Build Thread Building An Ultimate Family/Trail Buggy

Lil Rich

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So a prelude or sorts:
I have always been a big fan of Twisted Customs' vehicles. Having bee in the sport of Rock Crawling since it's inception (Competition Wise), I have seen build trends/builders come and go. The simplicity of rigs like what Twisted Customs, Jesse Haines, and Jimmy's 4x4 builds; on top of the way they flat out work make them great candidates for long term success. While these are some of the best working rigs on the planet, they also happen to be some of the most affordable to get into. Still, building or buying a buggy isn't cheap by any measure. Regardless, it is all worth every penny by being able to watch my kids grow up in the same sport that I grew up in.

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Previously I owned one of Jesse Haines Willy's Buggies. It flat out works and is often thought of as a "sleeper". Many times I was told by other drivers that I "Should" follow them because they can help me find the lines and recover me if I get stuck. I find this funny because even though I have been in the sport since 1997, I took a 3 year break and moved to Alaska. In that time, many new faces entered our sport and I was only remembered by those that were there in the beginning. Half way through the trail, those same drivers would have me jump in front of them on the trail. The bummer part about Jesse's Willy's Buggy is that it was a 2 seater. I reluctantly hacked it into a 4 seater so that my kids could go with. But it was small and tight, and my kids are getting bigger.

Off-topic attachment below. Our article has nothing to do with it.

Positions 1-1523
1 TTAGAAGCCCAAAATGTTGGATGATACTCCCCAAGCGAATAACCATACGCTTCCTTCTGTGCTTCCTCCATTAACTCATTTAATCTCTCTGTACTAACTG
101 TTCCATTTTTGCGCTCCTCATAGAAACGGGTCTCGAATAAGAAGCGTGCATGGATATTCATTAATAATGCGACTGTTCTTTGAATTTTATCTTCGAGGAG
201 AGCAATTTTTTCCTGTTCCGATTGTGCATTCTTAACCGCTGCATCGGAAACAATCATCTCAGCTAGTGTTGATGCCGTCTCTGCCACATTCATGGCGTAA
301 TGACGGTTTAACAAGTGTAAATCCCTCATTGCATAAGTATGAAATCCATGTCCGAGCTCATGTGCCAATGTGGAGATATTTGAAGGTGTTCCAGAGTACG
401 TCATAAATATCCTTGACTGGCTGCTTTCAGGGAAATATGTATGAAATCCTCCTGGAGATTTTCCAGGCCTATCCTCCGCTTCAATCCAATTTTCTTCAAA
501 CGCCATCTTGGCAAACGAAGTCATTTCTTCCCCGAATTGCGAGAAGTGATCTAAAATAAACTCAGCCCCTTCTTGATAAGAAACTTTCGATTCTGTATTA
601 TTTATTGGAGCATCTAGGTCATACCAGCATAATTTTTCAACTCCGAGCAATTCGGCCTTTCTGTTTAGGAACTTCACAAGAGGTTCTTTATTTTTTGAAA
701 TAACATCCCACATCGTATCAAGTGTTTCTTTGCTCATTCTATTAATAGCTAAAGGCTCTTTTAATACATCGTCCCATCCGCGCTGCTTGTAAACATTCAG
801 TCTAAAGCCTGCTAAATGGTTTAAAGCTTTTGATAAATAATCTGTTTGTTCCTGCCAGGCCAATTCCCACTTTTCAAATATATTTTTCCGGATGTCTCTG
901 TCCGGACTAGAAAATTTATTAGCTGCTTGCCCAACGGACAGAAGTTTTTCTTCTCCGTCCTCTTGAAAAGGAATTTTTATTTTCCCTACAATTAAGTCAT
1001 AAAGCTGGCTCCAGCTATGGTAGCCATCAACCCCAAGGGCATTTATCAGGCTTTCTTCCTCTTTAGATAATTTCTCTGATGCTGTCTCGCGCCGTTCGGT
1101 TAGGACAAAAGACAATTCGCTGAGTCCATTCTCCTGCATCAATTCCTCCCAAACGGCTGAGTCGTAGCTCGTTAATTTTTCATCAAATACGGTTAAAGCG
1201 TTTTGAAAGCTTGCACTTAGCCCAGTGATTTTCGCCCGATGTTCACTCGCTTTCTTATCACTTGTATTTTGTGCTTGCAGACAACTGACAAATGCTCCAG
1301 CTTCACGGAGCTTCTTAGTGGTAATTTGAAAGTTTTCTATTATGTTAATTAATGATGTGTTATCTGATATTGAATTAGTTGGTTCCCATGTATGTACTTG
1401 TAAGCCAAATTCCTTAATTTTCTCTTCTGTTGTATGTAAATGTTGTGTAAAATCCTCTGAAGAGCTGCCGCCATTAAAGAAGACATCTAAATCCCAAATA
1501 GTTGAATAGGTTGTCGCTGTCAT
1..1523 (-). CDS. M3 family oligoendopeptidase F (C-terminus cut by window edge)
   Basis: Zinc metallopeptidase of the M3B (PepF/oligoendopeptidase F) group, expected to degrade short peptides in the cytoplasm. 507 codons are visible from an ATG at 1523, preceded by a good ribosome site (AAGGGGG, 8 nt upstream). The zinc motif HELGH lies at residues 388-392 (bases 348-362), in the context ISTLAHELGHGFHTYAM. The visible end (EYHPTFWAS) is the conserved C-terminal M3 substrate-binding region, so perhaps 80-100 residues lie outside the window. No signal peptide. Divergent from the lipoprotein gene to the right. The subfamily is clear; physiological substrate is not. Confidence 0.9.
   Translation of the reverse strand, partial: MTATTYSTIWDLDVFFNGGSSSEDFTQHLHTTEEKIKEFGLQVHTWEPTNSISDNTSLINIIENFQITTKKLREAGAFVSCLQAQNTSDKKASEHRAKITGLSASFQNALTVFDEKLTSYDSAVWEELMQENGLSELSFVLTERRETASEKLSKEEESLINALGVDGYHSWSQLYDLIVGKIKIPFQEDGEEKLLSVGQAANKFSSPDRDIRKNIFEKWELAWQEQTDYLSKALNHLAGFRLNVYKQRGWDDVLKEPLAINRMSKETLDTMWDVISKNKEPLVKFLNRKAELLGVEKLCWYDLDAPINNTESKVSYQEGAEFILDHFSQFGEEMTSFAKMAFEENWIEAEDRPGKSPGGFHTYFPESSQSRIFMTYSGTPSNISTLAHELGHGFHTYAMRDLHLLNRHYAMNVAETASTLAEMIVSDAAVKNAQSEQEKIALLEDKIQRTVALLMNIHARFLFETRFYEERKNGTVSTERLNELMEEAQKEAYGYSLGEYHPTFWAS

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Running around on Facebook, Jesse sent me a link to a chassis that was for sale built by James Treacy. James builds car very similar to Twisted Customs, many parts are interchangeable for ease. James built this particular vehicle for running around in the Pacific North West, between trees, slick rock, and the occasional comp. It has 3 seats but has very little room to squeeze a super small bench in. With some minor adjustments, I could get the whole family out wheeling a little more comfortable.

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Furthermore, the Willy's had 37's and some drivetrain limitations (22RE, Manual Trans, Dana300) and while that worked REALLY WELL, I was ready to push the envelope of what Hardcore Trail Riding is for me. I felt I needed 40's, rear steer, and a little more power. The new James Treacy (JT) Chassis was set up perfect for this change.